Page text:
Friday, May 18, 2007

Guest blog: Living in bear country

Living in an area where bears occur means that you need to adapt to them. The sheer size and strength of bears makes them a factor that you have to consider for many of the decisions you take in your daily life. Take going out for a walk for example. For your own safety it is a good idea to become a bit of a biologist so that you can recognize where you might encounter a bear and a bit of an animal behaviorist to know how to act to avoid an attack in case an encounter does happen. That extra knowledge is also important for decisions like where to store your trash, your dog food and if you will have a birdfeeder in your garden. Seemingly trivial things for those who do not live in 'bear country', but essential if you do and want to avoid luring bears to your house with all that potential food. Once that happens, a bear is often doomed. A food conditioned bear is not afraid of humans and will actively search them out because it knows that food is always nearby. Knowing that there are bears in the forests and mountains around you is one thing, but bumping into one when you open your backdoor is quite something else. Some very smart bears have even developed a way to scare hikers out of their backpacks in order to get to the food inside it. By chance they found out that hikers often drop their backpack to distract an aggressive bear's attention so that they had a chance to escape. From that it was only a small step for the bears to learn that a bluff charge will make the human simply drop the food right in front of your feet! Now if that isn't easy food! However, not much is needed to transform such a bluff charge, really not intended to hurt the hiker, into a full charge. So, conditioning bears to our food, be it in the garbage or in a backpack, intentional or not, can lead to extremely dangerous situations. Even if a conditioned bear has not been aggressive towards people yet, quite often the bear will be killed as a precaution because the conditioning is very hard to undo.

a grizzly bear (Ursus arctos) in Kananaskis Country

Negative conditioning is possible though, but is usually only successful in the very early stages. Because it can not only save human lives, but also that of bears, it is an important tool in the conservation of the animals. The method is often to shoot a bear with non-lethal rubber bullets, by making lots of noise and sometimes by letting specially trained dogs (Karelian bear dogs) harass the bear. This is done when a bear is found feeding or looking for food in or very close to a human settlement, so that it will start to associate that place with pain, irritation and other negative experiences instead of with an easy meal. This sounds easier than it really is. First of all, you have to be ready to start the negative conditioning as soon as the bear strikes. To be able to do this, some areas have specialized teams that are on the alert all the time. As you can see on this photograph of a grizzly bear (Ursus arctos) in Kananaskis Country (Alberta, Canada), some bears wear transmitters (you can see an antenna hanging down from the ear tag), so that it is possible to keep an eye on their whereabouts. If the bear comes too close to a human settlement, the team can be ready on the spot, which makes the process all the more effective. The earlier a bear can be treated, the greater the chance of success and the smaller the chance that it will have to be shot.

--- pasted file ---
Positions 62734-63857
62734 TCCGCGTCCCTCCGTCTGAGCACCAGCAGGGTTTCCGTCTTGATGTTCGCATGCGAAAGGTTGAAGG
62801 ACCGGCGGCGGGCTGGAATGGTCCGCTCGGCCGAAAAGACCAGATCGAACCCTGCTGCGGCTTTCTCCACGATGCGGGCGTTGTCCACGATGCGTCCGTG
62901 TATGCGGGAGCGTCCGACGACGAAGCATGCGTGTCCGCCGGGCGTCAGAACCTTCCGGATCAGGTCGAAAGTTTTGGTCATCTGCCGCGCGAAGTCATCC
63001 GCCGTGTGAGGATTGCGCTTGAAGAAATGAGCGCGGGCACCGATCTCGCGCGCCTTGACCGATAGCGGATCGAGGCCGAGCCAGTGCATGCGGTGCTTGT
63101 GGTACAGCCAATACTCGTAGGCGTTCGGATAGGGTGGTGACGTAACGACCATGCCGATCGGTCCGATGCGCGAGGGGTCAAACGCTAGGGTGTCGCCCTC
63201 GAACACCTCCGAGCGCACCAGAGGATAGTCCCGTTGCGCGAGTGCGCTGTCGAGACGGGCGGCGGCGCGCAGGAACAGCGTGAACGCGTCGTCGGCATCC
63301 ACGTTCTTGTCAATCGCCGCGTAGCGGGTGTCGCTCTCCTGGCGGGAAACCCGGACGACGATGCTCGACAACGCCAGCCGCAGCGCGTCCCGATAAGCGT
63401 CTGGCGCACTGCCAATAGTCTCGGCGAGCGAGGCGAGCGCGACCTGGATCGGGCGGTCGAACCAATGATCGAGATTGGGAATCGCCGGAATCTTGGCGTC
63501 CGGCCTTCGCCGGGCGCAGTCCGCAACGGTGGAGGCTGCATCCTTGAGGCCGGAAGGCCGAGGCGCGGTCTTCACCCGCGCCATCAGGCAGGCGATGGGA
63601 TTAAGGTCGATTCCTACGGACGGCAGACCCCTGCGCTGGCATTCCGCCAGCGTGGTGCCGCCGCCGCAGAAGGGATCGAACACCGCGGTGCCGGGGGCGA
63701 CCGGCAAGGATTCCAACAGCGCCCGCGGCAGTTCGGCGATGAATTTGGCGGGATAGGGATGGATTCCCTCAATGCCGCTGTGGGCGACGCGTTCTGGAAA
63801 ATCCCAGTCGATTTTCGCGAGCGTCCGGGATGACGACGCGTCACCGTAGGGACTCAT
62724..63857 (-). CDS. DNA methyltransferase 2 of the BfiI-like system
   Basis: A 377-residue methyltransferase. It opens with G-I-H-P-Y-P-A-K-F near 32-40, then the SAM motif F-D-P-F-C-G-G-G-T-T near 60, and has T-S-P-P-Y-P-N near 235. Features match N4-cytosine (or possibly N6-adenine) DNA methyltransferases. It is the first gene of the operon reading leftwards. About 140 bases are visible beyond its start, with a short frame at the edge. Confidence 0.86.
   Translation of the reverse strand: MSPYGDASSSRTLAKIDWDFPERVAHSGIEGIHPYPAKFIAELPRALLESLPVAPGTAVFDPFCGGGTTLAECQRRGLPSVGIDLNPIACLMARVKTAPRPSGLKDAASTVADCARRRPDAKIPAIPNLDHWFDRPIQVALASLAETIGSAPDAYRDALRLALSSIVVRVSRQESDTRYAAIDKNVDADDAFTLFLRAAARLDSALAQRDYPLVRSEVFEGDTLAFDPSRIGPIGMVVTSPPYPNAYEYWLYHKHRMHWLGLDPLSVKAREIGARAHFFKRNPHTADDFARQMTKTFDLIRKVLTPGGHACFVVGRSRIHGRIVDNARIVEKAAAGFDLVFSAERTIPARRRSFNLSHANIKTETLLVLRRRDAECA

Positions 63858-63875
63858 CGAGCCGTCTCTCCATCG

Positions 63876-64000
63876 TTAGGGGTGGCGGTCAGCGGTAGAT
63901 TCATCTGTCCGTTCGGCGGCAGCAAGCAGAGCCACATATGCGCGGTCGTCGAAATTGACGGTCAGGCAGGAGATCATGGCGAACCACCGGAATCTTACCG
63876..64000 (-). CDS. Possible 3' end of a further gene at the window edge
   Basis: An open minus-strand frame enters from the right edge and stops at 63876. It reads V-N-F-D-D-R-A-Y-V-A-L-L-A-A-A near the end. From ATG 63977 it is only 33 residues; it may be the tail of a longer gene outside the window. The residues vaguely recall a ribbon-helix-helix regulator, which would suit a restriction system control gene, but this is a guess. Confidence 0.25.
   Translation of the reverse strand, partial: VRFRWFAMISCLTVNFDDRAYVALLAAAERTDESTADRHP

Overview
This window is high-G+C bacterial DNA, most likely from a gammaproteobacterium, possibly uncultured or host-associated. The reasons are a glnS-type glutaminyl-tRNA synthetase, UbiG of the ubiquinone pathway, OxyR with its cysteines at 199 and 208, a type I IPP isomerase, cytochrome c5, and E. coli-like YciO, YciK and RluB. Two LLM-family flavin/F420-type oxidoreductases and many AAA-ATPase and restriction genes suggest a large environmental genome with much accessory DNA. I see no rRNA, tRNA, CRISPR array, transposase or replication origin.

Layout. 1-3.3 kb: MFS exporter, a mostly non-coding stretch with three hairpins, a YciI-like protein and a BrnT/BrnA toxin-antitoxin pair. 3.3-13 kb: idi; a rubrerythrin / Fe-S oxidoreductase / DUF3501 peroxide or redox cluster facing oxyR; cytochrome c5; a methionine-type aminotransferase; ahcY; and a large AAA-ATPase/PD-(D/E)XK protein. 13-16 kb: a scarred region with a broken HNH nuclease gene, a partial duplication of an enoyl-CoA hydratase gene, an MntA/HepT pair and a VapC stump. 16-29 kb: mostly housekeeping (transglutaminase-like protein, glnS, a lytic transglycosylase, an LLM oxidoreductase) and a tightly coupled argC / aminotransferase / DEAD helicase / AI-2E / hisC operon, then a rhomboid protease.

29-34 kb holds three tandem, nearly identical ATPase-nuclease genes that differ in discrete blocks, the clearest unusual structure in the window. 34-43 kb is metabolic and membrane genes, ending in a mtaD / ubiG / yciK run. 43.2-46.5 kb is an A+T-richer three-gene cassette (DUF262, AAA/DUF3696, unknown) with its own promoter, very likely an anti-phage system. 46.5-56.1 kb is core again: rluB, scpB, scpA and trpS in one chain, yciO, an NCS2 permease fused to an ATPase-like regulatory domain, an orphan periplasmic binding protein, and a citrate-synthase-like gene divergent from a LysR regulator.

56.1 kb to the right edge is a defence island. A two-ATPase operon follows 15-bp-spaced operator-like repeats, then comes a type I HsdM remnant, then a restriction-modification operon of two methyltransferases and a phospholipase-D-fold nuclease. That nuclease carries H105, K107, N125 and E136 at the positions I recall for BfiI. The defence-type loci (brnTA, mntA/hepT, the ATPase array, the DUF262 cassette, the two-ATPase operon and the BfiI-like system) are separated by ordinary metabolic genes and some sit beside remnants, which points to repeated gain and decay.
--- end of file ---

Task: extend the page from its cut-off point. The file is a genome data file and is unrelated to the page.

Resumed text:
The transmitter is not only used for this, but also for studying bears. A better understanding of the animals is also necessary for the conservation of the species, but can also help to reduce the risk of conditioning and dangerous encounters. Amongst other things, being able to monitor the places where bears hang out through the seasons has shown that they often choose different places as the year progresses. In Banff National Park for example, that has led to closures of certain areas for the public in a certain period of the year because it is very likely that bears will be there at that time. This way, a lot of trouble can be avoided and it makes it easier for humans and bears to share their living space in peace.

Written by Arthur Sevestre

In support of Project Canada this blog will feature small articles written by Arthur Sevestre about environmental and conservational issues in Canada. If you are interested in the goals of this project, please check out the website.

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